Garbage is a threat to Oregon’s beauty, but invasive weeds are worse. They damage the health of ecosystems. Now, thanks to a recently-passed Oregon law, you get the same credit under the Adopt-A-Highway program whether it’s garbage or weeds you remove.
This article from the Bend Bulletin, published back in January, tells the tale of Brenda Pace, 65, a Bend, Ore. resident who has, for the last few years, been part of a volunteer group that removed spotted knapweed, a dangerous invasive, from along a roadside near Bend. Her group felt it could handle both pulling the weeds and picking up litter, no problem. However, the weeds were a lot more work than the litter, and Pace worried that some groups might be discouraged by having to take on both.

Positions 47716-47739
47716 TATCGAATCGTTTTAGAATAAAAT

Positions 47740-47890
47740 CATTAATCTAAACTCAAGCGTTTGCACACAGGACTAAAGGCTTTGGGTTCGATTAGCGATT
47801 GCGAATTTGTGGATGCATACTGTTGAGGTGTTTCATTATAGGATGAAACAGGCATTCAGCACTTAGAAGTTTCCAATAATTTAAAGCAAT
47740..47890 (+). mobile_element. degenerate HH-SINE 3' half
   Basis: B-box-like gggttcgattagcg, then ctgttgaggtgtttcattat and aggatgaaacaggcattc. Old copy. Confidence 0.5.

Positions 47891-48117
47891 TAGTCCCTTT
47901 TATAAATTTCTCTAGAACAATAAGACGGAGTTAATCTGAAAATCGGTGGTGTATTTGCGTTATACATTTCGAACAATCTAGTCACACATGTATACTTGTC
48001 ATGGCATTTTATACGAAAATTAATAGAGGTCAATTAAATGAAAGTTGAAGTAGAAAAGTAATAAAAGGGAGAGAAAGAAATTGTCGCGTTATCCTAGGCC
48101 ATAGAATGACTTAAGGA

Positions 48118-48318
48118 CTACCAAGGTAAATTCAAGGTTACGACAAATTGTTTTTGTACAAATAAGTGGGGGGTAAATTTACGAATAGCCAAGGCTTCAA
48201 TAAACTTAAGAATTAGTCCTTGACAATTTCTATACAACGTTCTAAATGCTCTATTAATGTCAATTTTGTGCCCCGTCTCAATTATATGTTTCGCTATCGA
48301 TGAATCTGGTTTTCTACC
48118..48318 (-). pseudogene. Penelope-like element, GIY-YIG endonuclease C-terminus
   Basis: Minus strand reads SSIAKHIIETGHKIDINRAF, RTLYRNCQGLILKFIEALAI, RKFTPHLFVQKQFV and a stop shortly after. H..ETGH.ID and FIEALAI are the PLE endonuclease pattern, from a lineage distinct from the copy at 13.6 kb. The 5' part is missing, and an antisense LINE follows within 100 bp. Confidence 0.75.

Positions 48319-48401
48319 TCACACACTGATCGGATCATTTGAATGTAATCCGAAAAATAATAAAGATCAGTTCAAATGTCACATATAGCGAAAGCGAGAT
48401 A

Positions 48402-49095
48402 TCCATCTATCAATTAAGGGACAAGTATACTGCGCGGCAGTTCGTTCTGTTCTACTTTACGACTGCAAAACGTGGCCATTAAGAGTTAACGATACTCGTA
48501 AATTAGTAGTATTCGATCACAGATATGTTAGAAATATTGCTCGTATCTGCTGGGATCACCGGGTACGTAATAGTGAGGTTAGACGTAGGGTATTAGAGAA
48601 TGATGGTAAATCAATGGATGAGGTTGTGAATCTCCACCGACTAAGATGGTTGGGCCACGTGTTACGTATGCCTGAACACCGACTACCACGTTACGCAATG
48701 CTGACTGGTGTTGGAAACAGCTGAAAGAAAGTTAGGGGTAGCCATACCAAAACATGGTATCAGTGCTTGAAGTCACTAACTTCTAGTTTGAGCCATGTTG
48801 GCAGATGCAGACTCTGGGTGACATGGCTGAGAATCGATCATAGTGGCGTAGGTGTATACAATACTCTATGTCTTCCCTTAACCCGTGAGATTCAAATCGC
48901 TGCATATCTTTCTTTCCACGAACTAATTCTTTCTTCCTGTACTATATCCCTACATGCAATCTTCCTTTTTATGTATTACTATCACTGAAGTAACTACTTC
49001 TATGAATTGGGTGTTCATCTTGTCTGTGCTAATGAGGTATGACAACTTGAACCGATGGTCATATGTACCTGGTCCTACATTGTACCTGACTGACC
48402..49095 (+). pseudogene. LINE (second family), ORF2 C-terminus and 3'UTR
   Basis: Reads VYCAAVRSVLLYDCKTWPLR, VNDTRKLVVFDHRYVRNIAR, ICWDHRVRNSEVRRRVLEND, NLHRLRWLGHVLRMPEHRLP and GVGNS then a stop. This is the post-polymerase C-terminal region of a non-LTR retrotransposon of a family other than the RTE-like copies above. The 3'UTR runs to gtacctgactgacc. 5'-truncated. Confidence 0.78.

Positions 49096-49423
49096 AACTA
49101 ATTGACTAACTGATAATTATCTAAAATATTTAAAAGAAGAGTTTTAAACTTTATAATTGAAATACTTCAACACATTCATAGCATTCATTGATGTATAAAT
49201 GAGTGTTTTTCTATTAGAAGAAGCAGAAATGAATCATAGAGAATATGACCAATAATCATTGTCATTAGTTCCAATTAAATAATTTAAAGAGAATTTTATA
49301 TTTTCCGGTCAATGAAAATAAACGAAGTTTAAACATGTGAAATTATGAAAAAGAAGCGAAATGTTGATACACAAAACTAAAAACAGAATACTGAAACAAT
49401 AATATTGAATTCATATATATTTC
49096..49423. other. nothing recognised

After thinking this over, she called her local legislator, Rep. Gene Whisnant (R-Sunriver). He filed a bill, and to make a long story short, it passed. On June 25, Gov. Ted Kulongoski signed it, so it’s official: weed warriors are on equal ground with trash troopers. Certainly that’s good news for an industry committed to fighting invasive plants. It’s one more weapon that’s available.